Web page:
Unfortunately, the event posted to Ning for yesterday's teach-in no longer appears on the site. I did post the event, and sent out invitations to all TPF members subscribed here. If you rec'd the invitation through Ning, please let me know.
This was the line up, last night, on campus at. T.U.
"Teach In" on Afghanistan
Tuesday Dec. 8th, 2009
in Chapman Lecture Hall, University of Tulsa
beginning at 7:00 pm
Jeremy Kuzmarov (T.U. History) : The history of U.S. involvement in Afghanistan and the wider region
Drew Wood (T.U. History) : The costs and projected costs of the war(s) and present proposed buildup in Afghanistan
Micah Stubbs (Students for Liberty, T.U. chapter): The status of opium production in Afghanistan
Mark Brewin (T.U. Communications) : The problems of media politics/coverage of U.S. foreign affairs
Tony Nuspl (President, Tulsa Peace Fellowship): A counter-argument to the Afghanistan escalation
A forum for faculty and for student input/discusssion. Others are welcome as well.
The event was put together on short notice, but there were about a dozen people there for the teach-in on Afghanistan. Everyone in attendance stayed until the end, wrapping up about 9:30pm. So it was a pretty long and intensive seminar. I think we may have changed some people's minds!
Drew also announced plans for another such teach-in in January, at.T.U., and Micah said that he'd be screening the documentary "Rethink Afghanistan" in full, also in January, also at T.U. As a teaser for Thursday evening screening of the film at the public library, Hardesty Regional Library, 91st & Memorial, we screened one segment of that documentary last night, specifically, section 6 on "Civilian casualties" --which makes a moral argument against the war that you rarely see in the FSM (fawning state media). There were three members Historians Against the Wars there, including me. I distributed the HAW Statement on Afghanistan. Here it is:
Historians Against the War (HAW)
Statement on Afghanistan
After much discussion, and helpful input from HAW members who responded to the initial tentative draft, the Steering Committee of Historians Against the War has adopted the following resolution regarding the US/NATO war in Afghanistan. We encourage members to consider including the Afghanistan war in any teach-ins or forums that are involved in. We will also post Afghanistan materials on our web site (suggestions are welcome at firstname.lastname@example.org).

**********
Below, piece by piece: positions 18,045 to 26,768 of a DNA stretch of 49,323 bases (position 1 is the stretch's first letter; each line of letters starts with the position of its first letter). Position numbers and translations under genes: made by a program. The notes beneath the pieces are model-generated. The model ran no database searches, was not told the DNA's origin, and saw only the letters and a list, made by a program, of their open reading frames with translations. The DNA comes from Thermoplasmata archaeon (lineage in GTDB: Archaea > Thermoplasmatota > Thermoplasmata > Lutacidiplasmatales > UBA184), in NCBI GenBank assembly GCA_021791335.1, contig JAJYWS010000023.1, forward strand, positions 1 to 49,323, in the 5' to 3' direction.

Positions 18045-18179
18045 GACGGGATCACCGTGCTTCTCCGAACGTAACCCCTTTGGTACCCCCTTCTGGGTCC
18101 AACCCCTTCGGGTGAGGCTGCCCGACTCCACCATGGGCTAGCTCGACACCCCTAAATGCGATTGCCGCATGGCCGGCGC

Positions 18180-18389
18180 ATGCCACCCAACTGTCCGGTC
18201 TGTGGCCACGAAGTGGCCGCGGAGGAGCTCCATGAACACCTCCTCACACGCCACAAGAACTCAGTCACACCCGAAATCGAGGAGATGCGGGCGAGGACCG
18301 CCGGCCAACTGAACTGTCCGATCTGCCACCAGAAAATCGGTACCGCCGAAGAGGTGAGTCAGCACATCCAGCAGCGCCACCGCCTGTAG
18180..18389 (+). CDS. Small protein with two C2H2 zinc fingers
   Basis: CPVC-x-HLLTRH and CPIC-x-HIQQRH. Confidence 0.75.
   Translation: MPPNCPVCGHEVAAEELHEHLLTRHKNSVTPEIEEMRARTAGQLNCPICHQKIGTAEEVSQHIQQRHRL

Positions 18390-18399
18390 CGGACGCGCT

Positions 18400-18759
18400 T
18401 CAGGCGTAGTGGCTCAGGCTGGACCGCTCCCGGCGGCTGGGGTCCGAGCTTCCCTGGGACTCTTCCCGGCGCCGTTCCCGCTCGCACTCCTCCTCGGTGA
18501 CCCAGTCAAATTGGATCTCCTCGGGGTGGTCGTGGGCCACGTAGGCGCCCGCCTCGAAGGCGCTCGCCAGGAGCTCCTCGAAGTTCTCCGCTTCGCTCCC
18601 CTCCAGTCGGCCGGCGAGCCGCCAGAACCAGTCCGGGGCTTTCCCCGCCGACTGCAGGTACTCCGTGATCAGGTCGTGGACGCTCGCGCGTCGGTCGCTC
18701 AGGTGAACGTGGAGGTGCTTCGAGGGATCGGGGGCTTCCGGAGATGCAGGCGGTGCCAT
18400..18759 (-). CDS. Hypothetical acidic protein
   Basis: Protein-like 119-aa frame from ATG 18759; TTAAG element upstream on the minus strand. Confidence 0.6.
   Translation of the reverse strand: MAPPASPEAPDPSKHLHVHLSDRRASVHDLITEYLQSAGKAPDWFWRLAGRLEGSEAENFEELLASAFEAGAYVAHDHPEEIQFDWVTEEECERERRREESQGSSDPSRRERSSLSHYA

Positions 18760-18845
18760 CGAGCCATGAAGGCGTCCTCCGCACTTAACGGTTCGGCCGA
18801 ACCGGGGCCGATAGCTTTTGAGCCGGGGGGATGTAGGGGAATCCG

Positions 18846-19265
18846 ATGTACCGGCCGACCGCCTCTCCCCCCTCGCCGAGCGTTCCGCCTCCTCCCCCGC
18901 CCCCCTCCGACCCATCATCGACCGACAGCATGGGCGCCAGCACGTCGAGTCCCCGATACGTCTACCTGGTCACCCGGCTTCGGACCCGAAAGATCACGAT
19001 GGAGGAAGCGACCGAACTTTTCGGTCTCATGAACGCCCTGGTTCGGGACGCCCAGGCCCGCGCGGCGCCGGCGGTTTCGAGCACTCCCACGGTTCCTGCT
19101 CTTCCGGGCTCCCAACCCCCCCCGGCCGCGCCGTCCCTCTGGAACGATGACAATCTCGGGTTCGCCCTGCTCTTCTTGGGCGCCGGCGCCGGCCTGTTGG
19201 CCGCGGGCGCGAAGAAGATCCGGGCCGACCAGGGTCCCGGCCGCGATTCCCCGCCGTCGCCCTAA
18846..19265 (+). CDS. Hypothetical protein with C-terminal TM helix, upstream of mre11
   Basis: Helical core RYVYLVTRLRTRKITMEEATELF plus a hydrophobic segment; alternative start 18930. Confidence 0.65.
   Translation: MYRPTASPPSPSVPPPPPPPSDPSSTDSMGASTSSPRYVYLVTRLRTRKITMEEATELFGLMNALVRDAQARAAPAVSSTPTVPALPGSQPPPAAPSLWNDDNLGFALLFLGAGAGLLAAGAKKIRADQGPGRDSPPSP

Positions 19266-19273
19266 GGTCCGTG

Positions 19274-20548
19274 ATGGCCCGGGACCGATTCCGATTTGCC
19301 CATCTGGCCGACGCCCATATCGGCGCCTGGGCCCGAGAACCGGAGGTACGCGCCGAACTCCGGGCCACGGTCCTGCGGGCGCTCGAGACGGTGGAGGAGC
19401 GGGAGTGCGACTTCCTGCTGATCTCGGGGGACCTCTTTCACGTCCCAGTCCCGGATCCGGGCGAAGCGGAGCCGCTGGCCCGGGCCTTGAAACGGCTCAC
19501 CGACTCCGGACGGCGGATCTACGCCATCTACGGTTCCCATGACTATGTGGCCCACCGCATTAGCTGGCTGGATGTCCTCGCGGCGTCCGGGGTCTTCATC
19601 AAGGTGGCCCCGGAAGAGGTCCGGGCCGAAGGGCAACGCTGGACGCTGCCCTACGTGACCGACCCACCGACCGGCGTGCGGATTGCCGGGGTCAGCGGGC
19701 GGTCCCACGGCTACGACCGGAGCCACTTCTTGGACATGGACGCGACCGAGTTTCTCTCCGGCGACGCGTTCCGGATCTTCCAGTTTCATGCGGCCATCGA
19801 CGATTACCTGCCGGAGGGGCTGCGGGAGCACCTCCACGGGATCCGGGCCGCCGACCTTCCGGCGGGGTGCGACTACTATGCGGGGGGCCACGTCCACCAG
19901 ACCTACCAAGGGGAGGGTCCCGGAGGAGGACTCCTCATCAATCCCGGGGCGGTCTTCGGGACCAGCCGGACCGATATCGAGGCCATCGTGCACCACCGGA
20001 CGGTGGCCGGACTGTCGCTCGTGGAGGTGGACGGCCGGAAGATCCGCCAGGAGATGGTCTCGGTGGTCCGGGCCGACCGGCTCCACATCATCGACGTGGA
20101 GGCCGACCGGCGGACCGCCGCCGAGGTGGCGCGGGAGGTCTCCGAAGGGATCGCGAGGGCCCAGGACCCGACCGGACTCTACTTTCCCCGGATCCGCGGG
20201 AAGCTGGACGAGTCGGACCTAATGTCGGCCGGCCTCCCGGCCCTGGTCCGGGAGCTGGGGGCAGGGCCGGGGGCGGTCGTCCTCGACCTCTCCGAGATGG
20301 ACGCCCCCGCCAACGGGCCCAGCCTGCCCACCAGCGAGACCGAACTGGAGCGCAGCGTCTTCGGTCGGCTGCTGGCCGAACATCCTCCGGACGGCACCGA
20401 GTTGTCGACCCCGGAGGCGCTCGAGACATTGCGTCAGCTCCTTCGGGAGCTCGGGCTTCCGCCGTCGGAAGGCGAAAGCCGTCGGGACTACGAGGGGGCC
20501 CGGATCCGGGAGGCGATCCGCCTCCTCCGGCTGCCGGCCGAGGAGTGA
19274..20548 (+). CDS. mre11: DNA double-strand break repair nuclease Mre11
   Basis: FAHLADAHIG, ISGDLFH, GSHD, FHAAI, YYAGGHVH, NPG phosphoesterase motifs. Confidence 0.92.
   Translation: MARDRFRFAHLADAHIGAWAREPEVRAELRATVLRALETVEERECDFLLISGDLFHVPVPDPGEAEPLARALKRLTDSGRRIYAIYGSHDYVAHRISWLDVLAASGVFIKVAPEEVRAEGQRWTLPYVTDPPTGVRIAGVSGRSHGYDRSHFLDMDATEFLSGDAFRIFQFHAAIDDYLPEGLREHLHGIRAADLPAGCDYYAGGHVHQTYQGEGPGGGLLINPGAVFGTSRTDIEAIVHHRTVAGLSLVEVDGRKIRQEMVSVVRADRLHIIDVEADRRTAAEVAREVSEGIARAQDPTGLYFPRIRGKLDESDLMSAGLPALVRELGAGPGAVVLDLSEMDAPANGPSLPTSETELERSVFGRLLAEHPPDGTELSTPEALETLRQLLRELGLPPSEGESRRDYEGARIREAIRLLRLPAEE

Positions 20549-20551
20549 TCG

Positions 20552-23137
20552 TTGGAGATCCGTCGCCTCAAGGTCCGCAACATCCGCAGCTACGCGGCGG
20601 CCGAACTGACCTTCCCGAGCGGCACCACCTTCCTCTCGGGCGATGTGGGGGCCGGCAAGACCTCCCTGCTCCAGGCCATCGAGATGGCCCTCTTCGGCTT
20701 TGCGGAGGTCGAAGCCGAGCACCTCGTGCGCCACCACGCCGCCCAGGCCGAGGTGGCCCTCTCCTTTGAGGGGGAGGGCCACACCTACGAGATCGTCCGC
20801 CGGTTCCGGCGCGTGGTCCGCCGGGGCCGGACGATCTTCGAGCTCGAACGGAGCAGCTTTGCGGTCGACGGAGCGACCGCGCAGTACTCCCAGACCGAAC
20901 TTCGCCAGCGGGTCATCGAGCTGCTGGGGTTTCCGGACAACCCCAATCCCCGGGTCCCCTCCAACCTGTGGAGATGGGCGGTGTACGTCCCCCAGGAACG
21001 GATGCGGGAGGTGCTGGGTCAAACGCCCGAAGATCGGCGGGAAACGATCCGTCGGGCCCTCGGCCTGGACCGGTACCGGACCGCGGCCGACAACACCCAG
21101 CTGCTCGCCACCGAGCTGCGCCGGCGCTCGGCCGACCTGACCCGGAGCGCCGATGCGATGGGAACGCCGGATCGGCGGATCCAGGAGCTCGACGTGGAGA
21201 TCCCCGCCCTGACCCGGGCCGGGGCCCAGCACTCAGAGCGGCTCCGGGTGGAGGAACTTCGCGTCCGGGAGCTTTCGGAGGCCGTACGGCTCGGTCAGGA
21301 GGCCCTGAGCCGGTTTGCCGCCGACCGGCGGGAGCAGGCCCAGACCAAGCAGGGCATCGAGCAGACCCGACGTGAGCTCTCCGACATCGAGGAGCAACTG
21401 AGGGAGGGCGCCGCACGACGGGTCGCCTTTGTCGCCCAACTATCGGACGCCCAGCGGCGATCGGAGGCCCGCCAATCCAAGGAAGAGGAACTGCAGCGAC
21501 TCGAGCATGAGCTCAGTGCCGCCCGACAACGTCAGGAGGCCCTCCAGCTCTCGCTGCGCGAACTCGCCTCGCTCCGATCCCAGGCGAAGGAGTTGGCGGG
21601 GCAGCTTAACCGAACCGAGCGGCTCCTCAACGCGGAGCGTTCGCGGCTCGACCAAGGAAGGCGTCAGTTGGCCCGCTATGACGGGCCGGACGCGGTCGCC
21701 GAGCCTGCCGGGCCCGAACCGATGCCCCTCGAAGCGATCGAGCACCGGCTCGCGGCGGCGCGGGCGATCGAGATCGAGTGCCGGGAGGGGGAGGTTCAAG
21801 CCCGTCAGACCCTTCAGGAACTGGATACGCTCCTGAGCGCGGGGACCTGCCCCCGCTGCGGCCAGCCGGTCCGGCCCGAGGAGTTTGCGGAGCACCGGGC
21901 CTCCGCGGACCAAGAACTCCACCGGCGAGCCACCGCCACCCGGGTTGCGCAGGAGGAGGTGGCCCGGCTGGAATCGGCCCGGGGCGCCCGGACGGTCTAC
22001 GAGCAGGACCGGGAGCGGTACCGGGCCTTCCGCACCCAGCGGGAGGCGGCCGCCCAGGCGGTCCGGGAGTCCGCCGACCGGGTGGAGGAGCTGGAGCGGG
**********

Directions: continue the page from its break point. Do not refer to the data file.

1. Whatever views we hold on the initial US military intervention in Afghanistan in the wake of the September 11 attacks in the US, it is now clear that the US/NATO presence in this country has become an occupation, increasingly resented and opposed by large sections of the population.
2. Despite the relief that met removal of the totalitarian Taliban government by US and NATO forces, the new government, chosen under the direction of the Bush administration, has distanced itself from the people, is rent with corruption, and barely governs anything. Outside of Kabul, warlords and criminal elements operate with impunity, the opium trade grows, violence -- including violence by the occupation forces -- proliferates, and the Taliban is resurgent.
3. The support for fundamentalist warlords and the corrupt Karzai regime demonstrate that the purpose of US policy in Afghanistan is not to support the self-determination of the Afghan people, but to extend the bankrupt global war against terror deeper into Central Asia, and to strengthen US geopolitical power in this region. The US/NATO war on Afghanistan is not a "good war" in contrast to the "bad war" on Iraq.
4. The current consensus in higher political circles, including both major party candidates for president, that the war in Afghanistan must be escalated will only deepen the regional crisis and suffering of the Afghan people. The historical experience of other outside powers trying to control Afghanistan (most spectacularly, the Soviet Union from 1979 to 1989, invading from next door over a wide common border) suggests that even a greatly escalated US/NATO war effort will only multiply the deaths and the suffering.
5. The US and NATO should immediately begin withdrawing their military and political assets from Afghanistan so that the Afghan people can have room to decide their own future. Continued US/NATO action in the country is a large part of the problem and cannot be the solution.
6. We call for regional agreement among Afghanistan's neighbors to guarantee Afghan stability, to preserve the ethnic and religious diversity of the country, to assure the full participation of women in social life, and to provide space for all of the people of Afghanistan to fully exercise their right to self-determination.